- Arvind Kejriwal announced indefinite hunger strike for full statehood
- The Chief Minister accused both Congress, BJP of "back-stabbing" Delhi
- Decision comes week after setback for Delhi government in top court
Delhi Chief Minister Arvind Kejriwal on Saturday announced that he would start an indefinite hunger strike demanding complete statehood for Delhi next month. "From 1st March I will begin a hunger strike. I am going to fast till we get statehood. I am ready to face death," Mr Kejriwal said in the assembly.
Accusing both the Congress and the BJP of "back-stabbing" Delhi, the chief minister said, "I want to tell the Prime Minister to handle Pakistan, which he has not been able to do, and give the Delhi Police and the Municipal Corporation of Delhi to the people of Delhi."
"Even the British did not commit such atrocities. The people of Delhi pay Rs 1.5 lakh crore as income tax and received only Rs 325 crore from the centre," Mr Kejriwal said, calling the campaign "aar-paar ki ladai" (the final battle).
I cannot repay the debt of my Delhi for all that the people here have given me in my life. It will be my proud privilege to lay down my life fighting for Delhiites rights. Delhi deserves full statehood & must get it at all costs- Arvind Kejriwal (@ArvindKejriwal) February 23, 2019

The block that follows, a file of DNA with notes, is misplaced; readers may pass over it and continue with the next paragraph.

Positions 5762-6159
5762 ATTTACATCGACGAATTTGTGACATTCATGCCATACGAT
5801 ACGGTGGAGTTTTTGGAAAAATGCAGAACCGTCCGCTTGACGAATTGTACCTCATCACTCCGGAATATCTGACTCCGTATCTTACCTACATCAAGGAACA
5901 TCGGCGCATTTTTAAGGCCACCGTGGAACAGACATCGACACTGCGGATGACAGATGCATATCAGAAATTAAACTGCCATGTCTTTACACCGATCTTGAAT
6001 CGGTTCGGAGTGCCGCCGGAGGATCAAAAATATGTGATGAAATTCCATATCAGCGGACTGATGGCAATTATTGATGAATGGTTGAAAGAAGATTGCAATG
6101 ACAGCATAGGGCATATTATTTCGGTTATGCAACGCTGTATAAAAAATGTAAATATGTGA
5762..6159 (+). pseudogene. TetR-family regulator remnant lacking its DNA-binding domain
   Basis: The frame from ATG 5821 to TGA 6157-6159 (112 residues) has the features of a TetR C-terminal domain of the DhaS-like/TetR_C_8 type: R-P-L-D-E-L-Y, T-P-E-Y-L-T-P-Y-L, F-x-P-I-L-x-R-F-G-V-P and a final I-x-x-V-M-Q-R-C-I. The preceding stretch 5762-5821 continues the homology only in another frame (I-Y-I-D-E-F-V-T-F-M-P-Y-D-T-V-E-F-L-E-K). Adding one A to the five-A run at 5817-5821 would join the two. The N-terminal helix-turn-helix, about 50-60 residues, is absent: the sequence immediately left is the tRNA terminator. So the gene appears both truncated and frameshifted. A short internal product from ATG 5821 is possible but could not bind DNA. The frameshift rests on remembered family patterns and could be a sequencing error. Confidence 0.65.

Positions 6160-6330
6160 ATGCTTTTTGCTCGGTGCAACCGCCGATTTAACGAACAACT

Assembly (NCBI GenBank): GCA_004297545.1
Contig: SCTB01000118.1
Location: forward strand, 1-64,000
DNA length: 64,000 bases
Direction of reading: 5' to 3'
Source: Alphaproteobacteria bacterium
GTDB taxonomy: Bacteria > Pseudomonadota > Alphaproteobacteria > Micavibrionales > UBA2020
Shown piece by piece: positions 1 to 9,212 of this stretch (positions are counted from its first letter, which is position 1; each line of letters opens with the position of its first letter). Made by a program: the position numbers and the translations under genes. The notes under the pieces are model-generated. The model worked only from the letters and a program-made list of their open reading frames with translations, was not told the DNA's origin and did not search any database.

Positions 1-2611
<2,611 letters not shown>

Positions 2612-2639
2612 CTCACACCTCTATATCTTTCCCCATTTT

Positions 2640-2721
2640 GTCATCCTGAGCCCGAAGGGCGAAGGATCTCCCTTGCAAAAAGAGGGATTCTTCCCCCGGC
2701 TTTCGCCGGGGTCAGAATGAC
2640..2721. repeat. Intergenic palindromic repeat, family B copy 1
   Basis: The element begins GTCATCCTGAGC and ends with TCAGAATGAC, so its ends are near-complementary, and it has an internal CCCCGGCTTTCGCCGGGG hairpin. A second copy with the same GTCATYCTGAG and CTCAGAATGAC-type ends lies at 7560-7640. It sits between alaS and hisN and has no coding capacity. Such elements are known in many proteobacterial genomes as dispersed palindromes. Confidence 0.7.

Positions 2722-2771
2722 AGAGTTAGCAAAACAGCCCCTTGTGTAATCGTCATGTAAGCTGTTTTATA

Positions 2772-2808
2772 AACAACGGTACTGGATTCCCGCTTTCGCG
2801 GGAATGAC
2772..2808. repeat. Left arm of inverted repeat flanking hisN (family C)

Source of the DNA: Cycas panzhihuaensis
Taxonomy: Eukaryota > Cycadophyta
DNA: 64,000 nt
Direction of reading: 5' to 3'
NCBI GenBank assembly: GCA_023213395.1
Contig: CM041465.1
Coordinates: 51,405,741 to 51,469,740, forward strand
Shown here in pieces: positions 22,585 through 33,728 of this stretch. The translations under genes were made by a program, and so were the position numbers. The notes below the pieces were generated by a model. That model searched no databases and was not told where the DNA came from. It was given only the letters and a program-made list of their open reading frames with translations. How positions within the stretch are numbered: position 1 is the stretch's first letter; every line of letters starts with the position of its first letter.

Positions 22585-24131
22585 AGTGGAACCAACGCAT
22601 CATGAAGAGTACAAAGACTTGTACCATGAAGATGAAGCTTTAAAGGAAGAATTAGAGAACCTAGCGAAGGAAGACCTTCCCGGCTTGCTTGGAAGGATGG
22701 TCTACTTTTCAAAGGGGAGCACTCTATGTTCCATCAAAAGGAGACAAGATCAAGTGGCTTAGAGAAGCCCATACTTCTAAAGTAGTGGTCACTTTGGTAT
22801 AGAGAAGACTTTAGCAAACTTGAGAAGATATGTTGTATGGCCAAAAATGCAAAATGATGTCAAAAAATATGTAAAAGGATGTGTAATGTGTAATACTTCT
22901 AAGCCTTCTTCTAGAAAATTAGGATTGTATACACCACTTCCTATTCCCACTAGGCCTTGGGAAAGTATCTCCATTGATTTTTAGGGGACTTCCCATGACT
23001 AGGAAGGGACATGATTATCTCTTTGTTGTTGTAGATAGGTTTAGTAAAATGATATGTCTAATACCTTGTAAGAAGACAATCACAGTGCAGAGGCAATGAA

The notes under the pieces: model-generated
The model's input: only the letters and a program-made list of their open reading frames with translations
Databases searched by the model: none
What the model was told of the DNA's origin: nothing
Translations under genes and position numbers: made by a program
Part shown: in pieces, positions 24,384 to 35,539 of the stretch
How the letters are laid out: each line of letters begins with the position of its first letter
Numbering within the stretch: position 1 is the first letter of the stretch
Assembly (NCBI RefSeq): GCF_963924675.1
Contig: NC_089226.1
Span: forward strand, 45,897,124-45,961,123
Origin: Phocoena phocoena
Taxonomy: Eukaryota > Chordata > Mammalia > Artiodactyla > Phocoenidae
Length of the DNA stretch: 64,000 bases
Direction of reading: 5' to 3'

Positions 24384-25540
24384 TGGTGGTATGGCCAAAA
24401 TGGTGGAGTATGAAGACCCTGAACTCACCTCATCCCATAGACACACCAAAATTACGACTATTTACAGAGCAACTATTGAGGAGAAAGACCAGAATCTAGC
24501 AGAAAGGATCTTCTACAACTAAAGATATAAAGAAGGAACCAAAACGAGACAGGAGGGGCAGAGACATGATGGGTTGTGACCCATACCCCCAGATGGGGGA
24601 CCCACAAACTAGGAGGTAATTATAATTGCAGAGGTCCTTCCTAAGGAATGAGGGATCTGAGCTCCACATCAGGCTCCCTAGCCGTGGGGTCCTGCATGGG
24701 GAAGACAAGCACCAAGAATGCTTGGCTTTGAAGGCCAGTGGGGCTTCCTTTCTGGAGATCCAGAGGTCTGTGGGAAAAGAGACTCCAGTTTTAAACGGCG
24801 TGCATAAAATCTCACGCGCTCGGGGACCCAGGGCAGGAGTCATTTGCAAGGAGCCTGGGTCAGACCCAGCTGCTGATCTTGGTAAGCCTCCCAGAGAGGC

The state assembly adopted a resolution demanding that the Union Home Ministry take necessary legal and legislative steps to declare Delhi a "full-fledged" state without any further delay.
Mr Kejriwal had staged hunger strikes earlier as an anti-corruption activist before the formation of Aam Aadmi Party (AAP), and this will be first such stir after becoming chief minister of Delhi in 2015.
The decision comes after the Supreme Court said last week that the centre and not the Delhi government, had the power to order investigations against corrupt officers in the capital, in a huge blow to AAP government.
The top court also left the decision on who controls Delhi officers to a higher bench following a split verdict between two judges.
Addressing the centre and state governments, which have fought bitterly for the last four years, the court said "mutual cooperation is essential" to serve people.
"The Supreme Court order goes against democracy," Chief Minister Arvind Kejriwal had said. He said his government will seek legal remedies.
Delhi is not a full state, so the city government has limited powers. The centre has jurisdiction over land, law and order and police. In 2016, the Delhi High Court said as Delhi was a Union Territory, its powers were with the centre and not the city government. The AAP government challenged the order.
In July, a five-judge constitution bench ruled that Delhi cannot be accorded the status of a state, but the Lieutenant-Governor has no "independent decision-making power" and must act on the "aid and advice" of the elected government.
(With inputs from PTI)